Declan McGarvey. Latin America News Dispatch. March 1, 2015.
As Uruguayan President José Mujica steps down today at the expiration of his term, Uruguay is a different place than it was five years ago. Buenos Aires-based foreign correspondent Declan McGarvey explores Mujica’s outsized legacy in this latest piece for Latin America News Dispatch.
Max Abelson. Bloomberg Businessweek. February 25, 2015.
Julissa Arce was making $300,000 to $400,000 as a vice president at Goldman Sachs. At night, she’d have nightmares about being discovered as an undocumented immigrant.
Randal C. Archibold. The New York Times. February 24, 2015.
Following President Barack Obama’s historic November announcement of restored relations between the United States and Cuba, experts fear that increased remittances sent to Cuba will greatly exacerbate inequality — particularly racial inequality — in the country.
Juan Pablo Villalobos. Matter. February 24, 2015.
Cristhian, a teenager, left Honduras and entered the United States through Mexico, before getting caught by authorities in Texas. Another teenager, Alex, left Guatemala and crossed into Texas with the help of a coyote, but was apprehended in Houston. Both spent time in detention, but they also made it to Los Angeles, where each lives with family members. The accounts of their journeys are heartbreaking takes on the classic American road narrative.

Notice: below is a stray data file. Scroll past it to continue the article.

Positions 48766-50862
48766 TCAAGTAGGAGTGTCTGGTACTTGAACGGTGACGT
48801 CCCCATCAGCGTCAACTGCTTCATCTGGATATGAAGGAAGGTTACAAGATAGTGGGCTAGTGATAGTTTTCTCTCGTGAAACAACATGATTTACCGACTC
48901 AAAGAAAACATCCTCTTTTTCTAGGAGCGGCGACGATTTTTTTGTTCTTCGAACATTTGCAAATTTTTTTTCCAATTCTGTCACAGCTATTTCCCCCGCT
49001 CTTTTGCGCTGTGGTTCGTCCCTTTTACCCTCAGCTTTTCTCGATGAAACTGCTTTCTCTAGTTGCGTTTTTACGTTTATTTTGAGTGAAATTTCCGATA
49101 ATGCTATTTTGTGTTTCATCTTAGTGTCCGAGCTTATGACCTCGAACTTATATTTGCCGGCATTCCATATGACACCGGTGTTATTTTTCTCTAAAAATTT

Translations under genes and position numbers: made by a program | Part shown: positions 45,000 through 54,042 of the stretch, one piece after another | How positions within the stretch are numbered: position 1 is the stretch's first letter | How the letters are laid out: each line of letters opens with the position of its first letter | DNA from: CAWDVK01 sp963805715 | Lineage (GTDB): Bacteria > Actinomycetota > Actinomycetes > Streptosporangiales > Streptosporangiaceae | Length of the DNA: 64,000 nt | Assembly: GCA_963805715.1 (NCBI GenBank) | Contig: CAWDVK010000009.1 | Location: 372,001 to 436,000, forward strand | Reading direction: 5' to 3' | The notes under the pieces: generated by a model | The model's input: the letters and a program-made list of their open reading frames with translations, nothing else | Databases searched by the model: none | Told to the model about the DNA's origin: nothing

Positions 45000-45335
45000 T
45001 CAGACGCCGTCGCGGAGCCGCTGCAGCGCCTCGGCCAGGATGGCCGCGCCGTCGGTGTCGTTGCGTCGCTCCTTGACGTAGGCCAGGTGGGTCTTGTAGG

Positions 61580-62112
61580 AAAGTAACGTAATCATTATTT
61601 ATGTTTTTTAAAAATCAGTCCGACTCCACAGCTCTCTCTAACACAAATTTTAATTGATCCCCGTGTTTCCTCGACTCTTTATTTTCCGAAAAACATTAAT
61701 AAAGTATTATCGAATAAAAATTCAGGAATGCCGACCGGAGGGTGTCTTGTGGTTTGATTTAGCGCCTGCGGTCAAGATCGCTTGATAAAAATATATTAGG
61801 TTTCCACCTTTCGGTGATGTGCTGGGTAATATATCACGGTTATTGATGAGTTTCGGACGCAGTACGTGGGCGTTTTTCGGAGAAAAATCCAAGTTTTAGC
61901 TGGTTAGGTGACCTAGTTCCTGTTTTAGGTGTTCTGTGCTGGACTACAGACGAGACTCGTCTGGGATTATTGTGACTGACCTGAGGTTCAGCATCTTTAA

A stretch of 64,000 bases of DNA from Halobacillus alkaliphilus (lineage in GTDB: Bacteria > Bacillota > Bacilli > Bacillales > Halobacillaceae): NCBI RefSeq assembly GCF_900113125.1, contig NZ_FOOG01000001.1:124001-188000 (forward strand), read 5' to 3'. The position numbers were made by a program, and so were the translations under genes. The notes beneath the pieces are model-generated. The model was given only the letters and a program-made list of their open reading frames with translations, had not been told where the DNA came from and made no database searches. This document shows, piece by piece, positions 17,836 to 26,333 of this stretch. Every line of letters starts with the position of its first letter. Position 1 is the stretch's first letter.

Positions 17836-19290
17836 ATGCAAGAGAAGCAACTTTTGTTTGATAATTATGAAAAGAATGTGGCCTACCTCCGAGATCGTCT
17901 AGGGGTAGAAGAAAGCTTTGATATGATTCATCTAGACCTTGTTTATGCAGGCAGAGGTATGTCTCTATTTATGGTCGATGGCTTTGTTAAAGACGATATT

AJ Vicens. Mother Jones. February 27, 2015.
In August of 2011, a graphic video emerged of a Puerto Rican police officer shooting Miguel Cáceres Cruz to death, a 43-year-old father of three. Though it happened more than three years ago, the killing has recently been compared to the killings of unarmed men of color elsewhere in the United States. According to Mother Jones reporter AJ Vicens, Cáceres death points to a legacy of abuse, corruption and impunity in the Puerto Rico Police Department.
Asher Elbein. Texas Observer. February 23, 2015.
A short film recasts the centuries-old Mexican myth of La Llorona — the weeping ghost of a mother who drowned her children, then killed herself — as a “murderous avenger,” hellbent on punishing cartel members responsible for the death of children. The Texas Observer’s Asher Elbein explores the Aztec and Christian roots of La Llorona, highlighting the way the myth has been adapted throughout the centuries to explore fears both Mexican and universal.
Image: La Llorona trailer, screenshot